More than two dozen House Democrats, most of whom have previously supported the NATO campaign against Yugoslavia, called upon President Clinton yesterday to halt airstrikes for 72 hours as an inducement to bring Yugoslav President Slobodan Milosevic to the bargaining table.
Though Clinton abruptly dismissed the request, the suggestion underscored how Democrats remain anxious about the administration's Kosovo policy, an issue that is likely to resurface when Congress reconvenes after its one-week Memorial Day recess. Thirty Democrats spanning the ideological spectrum signed the letter to Clinton, 25 of whom voted in favor of airstrikes.
Rep. Sam Farr (Calif.), one of the Democrats calling for a bombing pause, emphasized that lawmakers had relied on the Pentagon for guidance in the early stages of the conflict but had become more attuned to public opinion.
"Now we're hearing the voice of the people," Farr said. "Our constituents are saying, `Why not try the peace card?' "
To a large extent, the request reflected nervousness among many Democrats over the possibility that Clinton might send ground troops to the region without exploring every other alternative. The president has not ruled out ground troops, though he says he does not plan to deploy them for now.
"If I have one constituent who comes back in a body bag, I want to be able to look their family in the eye and tell them we tried everything we could before their son or daughter gave their lives for our country," said Rep. Michael E. Capuano (D-Mass.).
Democratic Caucus Chairman Martin Frost (Tex.) said yesterday that Clinton may be able to convince Democrats ground troops are needed in the future, but he would have to make a concerted effort.
"A majority of the caucus is still uncomfortable with the concept of ground troops," Frost said. "A clear majority of the caucus wants to give the president every opportunity to be successful and let the bombing campaign continue. There is some sentiment for a bombing pause, but the majority wants to let the president, as commander in chief, handle that."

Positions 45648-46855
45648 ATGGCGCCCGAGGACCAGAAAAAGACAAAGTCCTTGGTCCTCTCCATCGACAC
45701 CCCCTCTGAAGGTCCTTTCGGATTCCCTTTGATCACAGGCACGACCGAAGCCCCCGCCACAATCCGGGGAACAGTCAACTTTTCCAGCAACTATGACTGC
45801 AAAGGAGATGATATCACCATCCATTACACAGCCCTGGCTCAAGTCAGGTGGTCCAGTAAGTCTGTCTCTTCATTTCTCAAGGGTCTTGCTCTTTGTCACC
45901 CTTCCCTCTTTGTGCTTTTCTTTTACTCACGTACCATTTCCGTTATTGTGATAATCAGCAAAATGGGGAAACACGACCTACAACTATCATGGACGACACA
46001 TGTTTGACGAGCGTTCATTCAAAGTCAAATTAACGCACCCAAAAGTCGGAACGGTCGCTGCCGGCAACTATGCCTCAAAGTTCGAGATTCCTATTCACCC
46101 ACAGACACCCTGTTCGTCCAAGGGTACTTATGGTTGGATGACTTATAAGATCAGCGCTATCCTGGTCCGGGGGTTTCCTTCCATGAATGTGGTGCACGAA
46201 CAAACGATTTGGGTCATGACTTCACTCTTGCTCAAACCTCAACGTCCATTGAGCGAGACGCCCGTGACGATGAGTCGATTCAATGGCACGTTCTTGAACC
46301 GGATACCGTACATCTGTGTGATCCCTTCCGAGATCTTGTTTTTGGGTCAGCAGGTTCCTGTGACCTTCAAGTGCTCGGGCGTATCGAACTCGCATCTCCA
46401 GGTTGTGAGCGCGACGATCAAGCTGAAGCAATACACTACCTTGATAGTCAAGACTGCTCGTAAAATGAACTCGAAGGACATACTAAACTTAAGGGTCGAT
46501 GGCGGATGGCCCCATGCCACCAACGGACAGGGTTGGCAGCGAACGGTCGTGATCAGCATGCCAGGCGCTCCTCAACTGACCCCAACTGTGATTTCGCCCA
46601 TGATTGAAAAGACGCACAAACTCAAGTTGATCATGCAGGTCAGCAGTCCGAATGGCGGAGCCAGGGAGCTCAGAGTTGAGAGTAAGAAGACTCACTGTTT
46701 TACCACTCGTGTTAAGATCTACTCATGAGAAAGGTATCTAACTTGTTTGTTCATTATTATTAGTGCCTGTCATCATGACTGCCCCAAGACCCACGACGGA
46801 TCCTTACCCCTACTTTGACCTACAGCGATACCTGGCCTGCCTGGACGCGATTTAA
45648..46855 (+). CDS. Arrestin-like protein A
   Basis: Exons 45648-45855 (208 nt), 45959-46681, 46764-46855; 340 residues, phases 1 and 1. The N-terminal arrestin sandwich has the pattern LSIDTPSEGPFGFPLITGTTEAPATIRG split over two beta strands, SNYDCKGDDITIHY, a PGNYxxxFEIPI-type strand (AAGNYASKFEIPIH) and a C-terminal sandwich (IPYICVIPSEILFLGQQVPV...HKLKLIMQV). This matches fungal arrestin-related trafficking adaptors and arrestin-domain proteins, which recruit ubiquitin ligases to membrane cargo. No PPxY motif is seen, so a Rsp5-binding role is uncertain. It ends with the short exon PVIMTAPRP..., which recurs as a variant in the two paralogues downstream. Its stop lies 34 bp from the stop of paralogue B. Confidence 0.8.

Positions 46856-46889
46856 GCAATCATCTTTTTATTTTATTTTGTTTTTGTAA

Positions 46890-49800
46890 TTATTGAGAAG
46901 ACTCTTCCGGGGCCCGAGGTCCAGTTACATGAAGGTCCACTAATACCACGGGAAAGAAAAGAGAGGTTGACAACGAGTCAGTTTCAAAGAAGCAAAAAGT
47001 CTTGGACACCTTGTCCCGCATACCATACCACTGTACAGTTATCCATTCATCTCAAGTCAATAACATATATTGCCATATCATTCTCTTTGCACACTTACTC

Clinton is vacationing in Florida, where White House press secretary Joe Lockhart told reporters that the bombing would continue. "There's been a small group of Democrats who have been consistent from the beginning of this conflict and have opposed military action," he said.
"I think it's certainly a legitimate position to take and to articulate," he added. "For our purposes, we believe that we need to continue, we need to continue to intensify until Milosevic changes his policy, allows the refugees back with security and autonomy."
Rep. Rod R. Blagojevich (D-Ill.), who met with Milosevic and helped obtain the release of three American soldiers earlier this month, said he and his colleagues support NATO's effort to end Milosevic's campaign. But he added, "We must have the courage to face reality and admit that our current strategy is failing to achieve our principal objective in the region: namely, ending the violence and returning the Kosovo Albanian refugees to their homes."
"It is time to open the door to a peace settlement in the Balkans -- and see if Milosevic is serious about withdrawing his troops from Kosovo. Let us challenge him to put up or shut up," Blagojevich added.